Apparently wardrivers (people who cruise neighborhoods with a laptop looking for open wireless networks) have been submitting their findings to WiGLE—a searchable database and interactive map of wireless access points.
Already checked—our home network isn’t in there. (As much as I’ve locked it down, it had better not be!) But they do list several in our neighborhood.
As always, the power of the Internet can be used for either good or evil.
(via Aunty Spam’s Net Patrol.)
In an update to the earlier warspamming story, the defendant was convicted. [Edit: originally linked to Yahoo! News]
Apparently, this is the first conviction obtained under CAN-SPAM.
(Found via The War on Spam.)
Via Email Battles: First ‘warspamming’ case reaches court.
Basically the guy (allegedly) drove around LA with a laptop looking for insecure wireless networks, then connected to them and sent spam using people’s home accounts.
The term comes from wardriving — driving around looking for unsecured networks — and warchalking — marking walls or sidewalks to indicate the presence, type and speed of the networks found. Early wardrivers discovered that Pringles cans make good amplifiers.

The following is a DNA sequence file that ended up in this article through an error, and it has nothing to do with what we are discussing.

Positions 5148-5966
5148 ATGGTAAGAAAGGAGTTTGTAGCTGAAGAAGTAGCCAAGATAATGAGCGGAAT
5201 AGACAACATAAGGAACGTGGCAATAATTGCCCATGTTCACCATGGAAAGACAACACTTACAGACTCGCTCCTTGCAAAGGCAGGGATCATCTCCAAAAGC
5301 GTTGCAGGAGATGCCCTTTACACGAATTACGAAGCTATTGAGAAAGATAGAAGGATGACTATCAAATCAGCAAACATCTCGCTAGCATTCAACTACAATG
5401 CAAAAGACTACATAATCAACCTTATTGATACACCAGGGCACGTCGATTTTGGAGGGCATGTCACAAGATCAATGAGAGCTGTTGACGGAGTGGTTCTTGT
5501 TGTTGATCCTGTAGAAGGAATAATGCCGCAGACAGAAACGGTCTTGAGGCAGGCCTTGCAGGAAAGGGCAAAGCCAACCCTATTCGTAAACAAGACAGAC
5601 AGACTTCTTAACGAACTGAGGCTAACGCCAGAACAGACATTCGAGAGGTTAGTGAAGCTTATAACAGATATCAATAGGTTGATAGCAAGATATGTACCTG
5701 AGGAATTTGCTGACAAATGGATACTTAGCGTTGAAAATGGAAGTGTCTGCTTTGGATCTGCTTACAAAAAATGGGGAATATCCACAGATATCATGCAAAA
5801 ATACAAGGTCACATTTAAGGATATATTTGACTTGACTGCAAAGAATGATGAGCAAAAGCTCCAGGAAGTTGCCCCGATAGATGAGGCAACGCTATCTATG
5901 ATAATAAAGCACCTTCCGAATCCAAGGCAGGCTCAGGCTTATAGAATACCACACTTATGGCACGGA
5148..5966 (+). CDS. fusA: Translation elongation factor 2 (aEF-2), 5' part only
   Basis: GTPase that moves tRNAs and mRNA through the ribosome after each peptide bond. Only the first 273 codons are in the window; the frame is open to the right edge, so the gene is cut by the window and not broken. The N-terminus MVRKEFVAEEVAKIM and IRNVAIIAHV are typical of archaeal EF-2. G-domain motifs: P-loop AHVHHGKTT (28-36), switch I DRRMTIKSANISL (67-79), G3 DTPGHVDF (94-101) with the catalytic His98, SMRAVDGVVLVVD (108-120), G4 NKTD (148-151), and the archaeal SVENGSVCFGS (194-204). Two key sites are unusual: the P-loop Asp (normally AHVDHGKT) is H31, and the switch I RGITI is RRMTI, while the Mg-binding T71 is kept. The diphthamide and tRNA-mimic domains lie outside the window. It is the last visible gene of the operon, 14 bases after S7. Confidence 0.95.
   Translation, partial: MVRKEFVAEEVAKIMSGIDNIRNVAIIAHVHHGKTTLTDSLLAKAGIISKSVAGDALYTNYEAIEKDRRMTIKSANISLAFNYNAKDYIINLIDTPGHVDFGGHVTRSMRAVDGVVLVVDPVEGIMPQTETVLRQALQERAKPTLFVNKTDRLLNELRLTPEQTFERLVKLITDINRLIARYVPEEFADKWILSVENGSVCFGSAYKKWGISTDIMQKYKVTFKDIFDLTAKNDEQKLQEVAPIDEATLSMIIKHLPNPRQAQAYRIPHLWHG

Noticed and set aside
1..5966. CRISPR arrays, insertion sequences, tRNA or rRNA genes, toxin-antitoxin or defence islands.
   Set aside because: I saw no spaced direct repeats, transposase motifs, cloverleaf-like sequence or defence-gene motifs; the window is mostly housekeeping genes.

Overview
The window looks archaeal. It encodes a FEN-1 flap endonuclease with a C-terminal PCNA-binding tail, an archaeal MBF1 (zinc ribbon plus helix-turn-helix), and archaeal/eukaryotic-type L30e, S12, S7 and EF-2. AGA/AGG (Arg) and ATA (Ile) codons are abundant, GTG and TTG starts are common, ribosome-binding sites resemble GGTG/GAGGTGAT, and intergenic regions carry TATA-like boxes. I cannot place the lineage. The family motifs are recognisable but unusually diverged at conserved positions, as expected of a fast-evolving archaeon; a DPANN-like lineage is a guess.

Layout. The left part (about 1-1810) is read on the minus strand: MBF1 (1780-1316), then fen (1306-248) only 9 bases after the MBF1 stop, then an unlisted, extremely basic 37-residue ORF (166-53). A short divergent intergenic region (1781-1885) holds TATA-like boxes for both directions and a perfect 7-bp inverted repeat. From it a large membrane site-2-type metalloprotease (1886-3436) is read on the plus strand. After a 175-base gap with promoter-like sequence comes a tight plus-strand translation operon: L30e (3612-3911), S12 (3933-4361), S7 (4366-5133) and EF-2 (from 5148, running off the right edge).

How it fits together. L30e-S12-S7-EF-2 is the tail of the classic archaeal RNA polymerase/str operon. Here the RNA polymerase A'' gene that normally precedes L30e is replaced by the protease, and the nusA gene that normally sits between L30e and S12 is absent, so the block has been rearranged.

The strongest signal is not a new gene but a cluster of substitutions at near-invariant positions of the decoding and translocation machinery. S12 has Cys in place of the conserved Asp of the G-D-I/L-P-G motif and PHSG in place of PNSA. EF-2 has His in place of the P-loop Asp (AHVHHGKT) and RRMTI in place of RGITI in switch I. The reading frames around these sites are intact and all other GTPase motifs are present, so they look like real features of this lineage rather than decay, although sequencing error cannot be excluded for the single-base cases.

Further etymology: according to the Jargon File, war-driving is a play on war dialer. War dialers were programs that would call up a series of phone numbers looking for modems, faxes, or other phone-based systems it might be able to crack into. And that term started out as wargames dialer, a reference to the film War Games. (Whew!)
It turns out that warspamming is older than I thought: the term was coined two years ago, though this is the first case to go to trial. The
scumbag is being tried under CAN-SPAM, which went into effect this past January.
An interesting statement from the article:
If Tombros is convicted or pleads guilty then warspamming — also known as drive-by spamming — will move from being just a theoretical possibility to a genuine threat.
What, so in the two years since someone came up with the idea, no one has ever seen it done? And we have to wait for a conviction to determine whether it’s happened now? We don’t need to wait for a trial to know that spammers — an annoyingly resourceful lot — are using thousands of virus- and spyware-infested home computers as zombies. Warspamming doesn’t even require programming skills (or ties to virus writers — although I understand access to already-compromised networks has become a brisk business on the black market.) Surely someone has logs to show that it’s been done.